Oh and Viswanath receive grant to develop privacy protocols to preserve anonymity online


August Schiess, CSL

In this era of cybersecurity hacks and data breaches, is it possible to remain anonymous online? CSL Professors Sewoong Oh and Pramod Viswanath are investigating protocols to guarantee privacy and anonymity online, especially in applications that demand it, such as cryptocurrency transactions including Bitcoin and online platforms that guarantee user anonymity for whistleblowing and other applications.

Sewoong Oh
Sewoong Oh
“Anonymity-preserving systems are specifically designed to prevent adversaries from linking users to their actions within the system,” said Sewoong Oh, assistant professor of industrial and enterprise systems engineering. “However, most online services today are not designed to protect anonymity.”

The team received a $900,000 grant from the National Science Foundation to examine the vulnerabilities that lead to the exposure of anonymous sources and then build new protocols to protect those sources.

This work has applications in apps and microblogging that aim to preserve privacy, like YikYak or Whisper, or cryptocurrency systems such as Bitcoin. Cryptocurrencies are distributed, digital currencies that allow a community to verify transactions, while keeping the identity of the users making transactions anonymous.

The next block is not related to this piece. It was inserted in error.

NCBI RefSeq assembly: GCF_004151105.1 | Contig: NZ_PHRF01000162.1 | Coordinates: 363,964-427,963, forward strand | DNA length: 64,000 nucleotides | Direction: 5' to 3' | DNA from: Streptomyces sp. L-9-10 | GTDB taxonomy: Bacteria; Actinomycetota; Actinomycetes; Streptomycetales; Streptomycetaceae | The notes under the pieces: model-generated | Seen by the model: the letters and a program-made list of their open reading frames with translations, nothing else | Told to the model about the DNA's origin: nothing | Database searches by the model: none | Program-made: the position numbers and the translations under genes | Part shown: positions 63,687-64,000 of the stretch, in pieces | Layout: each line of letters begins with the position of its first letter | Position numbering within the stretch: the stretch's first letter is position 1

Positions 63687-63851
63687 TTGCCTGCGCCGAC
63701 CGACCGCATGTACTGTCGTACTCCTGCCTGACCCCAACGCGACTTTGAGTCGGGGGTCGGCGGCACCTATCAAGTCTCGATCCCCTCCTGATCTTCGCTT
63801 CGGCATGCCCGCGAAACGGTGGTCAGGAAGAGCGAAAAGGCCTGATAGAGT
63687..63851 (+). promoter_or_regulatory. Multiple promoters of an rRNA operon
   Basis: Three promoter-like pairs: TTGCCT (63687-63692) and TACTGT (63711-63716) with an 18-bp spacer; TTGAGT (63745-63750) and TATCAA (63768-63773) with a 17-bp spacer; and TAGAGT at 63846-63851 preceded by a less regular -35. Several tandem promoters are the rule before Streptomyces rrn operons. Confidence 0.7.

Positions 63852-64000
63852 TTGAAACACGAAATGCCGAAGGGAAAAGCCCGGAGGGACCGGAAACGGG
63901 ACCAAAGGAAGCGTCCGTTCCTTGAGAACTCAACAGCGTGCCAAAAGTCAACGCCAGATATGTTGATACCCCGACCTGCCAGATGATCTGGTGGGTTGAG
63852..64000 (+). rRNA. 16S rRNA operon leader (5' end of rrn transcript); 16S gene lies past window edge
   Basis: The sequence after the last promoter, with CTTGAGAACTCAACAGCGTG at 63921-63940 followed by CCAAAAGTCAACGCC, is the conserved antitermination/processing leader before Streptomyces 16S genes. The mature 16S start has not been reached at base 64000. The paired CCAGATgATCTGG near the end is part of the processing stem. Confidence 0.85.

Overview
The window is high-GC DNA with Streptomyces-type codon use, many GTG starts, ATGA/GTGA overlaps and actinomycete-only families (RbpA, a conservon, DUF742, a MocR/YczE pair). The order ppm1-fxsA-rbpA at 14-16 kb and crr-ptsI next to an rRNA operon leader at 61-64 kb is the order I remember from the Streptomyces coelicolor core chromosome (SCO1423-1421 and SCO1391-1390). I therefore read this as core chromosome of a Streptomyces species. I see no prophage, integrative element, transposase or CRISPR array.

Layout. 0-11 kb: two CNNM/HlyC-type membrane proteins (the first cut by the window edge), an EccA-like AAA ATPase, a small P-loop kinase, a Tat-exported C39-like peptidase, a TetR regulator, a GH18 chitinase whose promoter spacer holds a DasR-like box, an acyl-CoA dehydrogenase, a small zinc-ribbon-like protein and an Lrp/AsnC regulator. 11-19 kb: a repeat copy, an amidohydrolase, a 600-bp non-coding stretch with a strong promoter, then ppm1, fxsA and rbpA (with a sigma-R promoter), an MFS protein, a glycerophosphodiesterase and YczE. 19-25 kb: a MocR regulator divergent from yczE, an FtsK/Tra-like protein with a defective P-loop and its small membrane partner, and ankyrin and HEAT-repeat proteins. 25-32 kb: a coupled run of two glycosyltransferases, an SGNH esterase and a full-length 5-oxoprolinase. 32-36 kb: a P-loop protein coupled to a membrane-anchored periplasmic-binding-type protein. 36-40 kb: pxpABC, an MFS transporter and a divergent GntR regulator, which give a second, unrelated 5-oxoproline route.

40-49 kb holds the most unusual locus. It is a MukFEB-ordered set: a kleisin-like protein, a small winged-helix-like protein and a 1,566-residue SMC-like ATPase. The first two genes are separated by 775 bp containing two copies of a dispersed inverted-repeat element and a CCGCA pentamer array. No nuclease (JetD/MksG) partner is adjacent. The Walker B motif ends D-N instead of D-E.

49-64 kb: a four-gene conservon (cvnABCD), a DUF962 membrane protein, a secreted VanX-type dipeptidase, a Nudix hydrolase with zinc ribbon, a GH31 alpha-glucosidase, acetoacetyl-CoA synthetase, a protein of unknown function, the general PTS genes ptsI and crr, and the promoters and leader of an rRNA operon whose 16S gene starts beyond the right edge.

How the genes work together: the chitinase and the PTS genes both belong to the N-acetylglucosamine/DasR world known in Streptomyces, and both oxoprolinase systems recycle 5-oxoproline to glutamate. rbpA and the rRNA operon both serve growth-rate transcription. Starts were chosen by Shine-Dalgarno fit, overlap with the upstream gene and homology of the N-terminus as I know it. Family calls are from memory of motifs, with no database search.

“Both anonymous microblogging platforms and cryptocurrencies broadcast sensitive messages over a network and are generally perceived as systems that protect user anonymity,” said Oh. “However, if people can pinpoint the IP address or transactions of someone sending messages, it’s a big issue of privacy, and we want to understand and protect that privacy.”

This project will develop open-source applications that incorporate their key theories and findings, including an anonymous messaging app, called Wildfire, and an upgrade to Bitcoin’s network that will safeguard user anonymity.

This work comes at a time when privacy attacks seem far too common. Anonymity-preserving technologies can provide a safety net when users are unduly monitored or surveilled.

Pramod Viswanath
Pramod Viswanath
“Ensuring privacy can be important in regions where users may face legal consequences for disclosing information online,” said Pramod Viswanath, professor of electrical and computer engineering. “And this—given the privacy attacks of this era—fits into the bigger picture of why we’re looking at this now.”

In addition to Oh and Viswanath, the team includes Peter Kairouz, postdoc at Stanford University, Shaileshh Bojja Venkatakrishnan, ECE and CSL PhD student, and Giulia Fanti, assistant professor at Carnegie Mellon University.